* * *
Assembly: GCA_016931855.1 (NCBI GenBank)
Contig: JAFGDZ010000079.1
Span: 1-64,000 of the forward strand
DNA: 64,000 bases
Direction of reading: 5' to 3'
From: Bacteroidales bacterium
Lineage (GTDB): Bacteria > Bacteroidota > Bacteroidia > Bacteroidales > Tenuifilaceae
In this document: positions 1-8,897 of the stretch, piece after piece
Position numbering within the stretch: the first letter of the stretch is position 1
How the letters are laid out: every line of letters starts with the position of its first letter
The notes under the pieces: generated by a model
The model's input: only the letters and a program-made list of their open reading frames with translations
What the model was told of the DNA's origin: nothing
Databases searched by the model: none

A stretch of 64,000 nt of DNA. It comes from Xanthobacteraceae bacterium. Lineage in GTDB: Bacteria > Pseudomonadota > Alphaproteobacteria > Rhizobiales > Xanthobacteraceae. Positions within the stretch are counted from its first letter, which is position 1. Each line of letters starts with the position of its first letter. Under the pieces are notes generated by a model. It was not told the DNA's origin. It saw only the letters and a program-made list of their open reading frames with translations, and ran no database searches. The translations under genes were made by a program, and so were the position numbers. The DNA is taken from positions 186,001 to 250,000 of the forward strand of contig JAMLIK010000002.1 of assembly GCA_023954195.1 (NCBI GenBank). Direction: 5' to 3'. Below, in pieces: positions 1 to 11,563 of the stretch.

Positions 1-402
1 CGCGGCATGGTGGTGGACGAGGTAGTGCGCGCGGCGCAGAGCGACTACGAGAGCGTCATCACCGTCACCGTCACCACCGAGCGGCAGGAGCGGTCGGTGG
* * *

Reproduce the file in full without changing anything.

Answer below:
Assembly: GCA_016931855.1 (NCBI GenBank)
Contig: JAFGDZ010000079.1
Span: 1-64,000 of the forward strand
DNA: 64,000 bases
Direction of reading: 5' to 3'
From: Bacteroidales bacterium
Lineage (GTDB): Bacteria > Bacteroidota > Bacteroidia > Bacteroidales > Tenuifilaceae
In this document: positions 1-8,897 of the stretch, piece after piece
Position numbering within the stretch: the first letter of the stretch is position 1
How the letters are laid out: every line of letters starts with the position of its first letter
The notes under the pieces: generated by a model
The model's input: only the letters and a program-made list of their open reading frames with translations
What the model was told of the DNA's origin: nothing
Databases searched by the model: none

A stretch of 64,000 nt of DNA. It comes from Xanthobacteraceae bacterium. Lineage in GTDB: Bacteria > Pseudomonadota > Alphaproteobacteria > Rhizobiales > Xanthobacteraceae. Positions within the stretch are counted from its first letter, which is position 1. Each line of letters starts with the position of its first letter. Under the pieces are notes generated by a model. It was not told the DNA's origin. It saw only the letters and a program-made list of their open reading frames with translations, and ran no database searches. The translations under genes were made by a program, and so were the position numbers. The DNA is taken from positions 186,001 to 250,000 of the forward strand of contig JAMLIK010000002.1 of assembly GCA_023954195.1 (NCBI GenBank). Direction: 5' to 3'. Below, in pieces: positions 1 to 11,563 of the stretch.

Positions 1-402
1 CGCGGCATGGTGGTGGACGAGGTAGTGCGCGCGGCGCAGAGCGACTACGAGAGCGTCATCACCGTCACCGTCACCACCGAGCGGCAGGAGCGGTCGGTGG